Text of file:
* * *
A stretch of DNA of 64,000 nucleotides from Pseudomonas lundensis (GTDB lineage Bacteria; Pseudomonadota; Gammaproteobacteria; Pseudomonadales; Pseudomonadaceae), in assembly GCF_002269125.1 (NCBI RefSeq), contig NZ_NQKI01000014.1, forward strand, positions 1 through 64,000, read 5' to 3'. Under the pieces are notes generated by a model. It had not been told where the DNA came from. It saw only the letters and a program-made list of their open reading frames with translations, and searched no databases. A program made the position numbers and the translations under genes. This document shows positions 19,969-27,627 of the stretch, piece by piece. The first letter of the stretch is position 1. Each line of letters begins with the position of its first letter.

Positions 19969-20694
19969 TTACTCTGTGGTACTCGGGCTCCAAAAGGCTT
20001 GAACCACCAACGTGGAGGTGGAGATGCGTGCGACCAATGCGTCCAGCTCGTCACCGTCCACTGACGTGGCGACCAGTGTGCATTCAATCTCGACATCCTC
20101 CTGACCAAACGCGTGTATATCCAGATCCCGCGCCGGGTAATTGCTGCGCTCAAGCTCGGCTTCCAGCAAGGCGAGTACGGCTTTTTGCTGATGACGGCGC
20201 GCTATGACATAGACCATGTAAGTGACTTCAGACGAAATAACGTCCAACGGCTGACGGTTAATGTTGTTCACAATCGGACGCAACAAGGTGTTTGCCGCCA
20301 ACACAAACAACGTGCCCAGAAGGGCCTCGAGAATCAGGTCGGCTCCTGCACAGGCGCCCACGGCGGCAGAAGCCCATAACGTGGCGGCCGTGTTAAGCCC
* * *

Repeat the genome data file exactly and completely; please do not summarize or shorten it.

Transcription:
A stretch of DNA of 64,000 nucleotides from Pseudomonas lundensis (GTDB lineage Bacteria; Pseudomonadota; Gammaproteobacteria; Pseudomonadales; Pseudomonadaceae), in assembly GCF_002269125.1 (NCBI RefSeq), contig NZ_NQKI01000014.1, forward strand, positions 1 through 64,000, read 5' to 3'. Under the pieces are notes generated by a model. It had not been told where the DNA came from. It saw only the letters and a program-made list of their open reading frames with translations, and searched no databases. A program made the position numbers and the translations under genes. This document shows positions 19,969-27,627 of the stretch, piece by piece. The first letter of the stretch is position 1. Each line of letters begins with the position of its first letter.

Positions 19969-20694
19969 TTACTCTGTGGTACTCGGGCTCCAAAAGGCTT
20001 GAACCACCAACGTGGAGGTGGAGATGCGTGCGACCAATGCGTCCAGCTCGTCACCGTCCACTGACGTGGCGACCAGTGTGCATTCAATCTCGACATCCTC
20101 CTGACCAAACGCGTGTATATCCAGATCCCGCGCCGGGTAATTGCTGCGCTCAAGCTCGGCTTCCAGCAAGGCGAGTACGGCTTTTTGCTGATGACGGCGC
20201 GCTATGACATAGACCATGTAAGTGACTTCAGACGAAATAACGTCCAACGGCTGACGGTTAATGTTGTTCACAATCGGACGCAACAAGGTGTTTGCCGCCA
20301 ACACAAACAACGTGCCCAGAAGGGCCTCGAGAATCAGGTCGGCTCCTGCACAGGCGCCCACGGCGGCAGAAGCCCATAACGTGGCGGCCGTGTTAAGCCC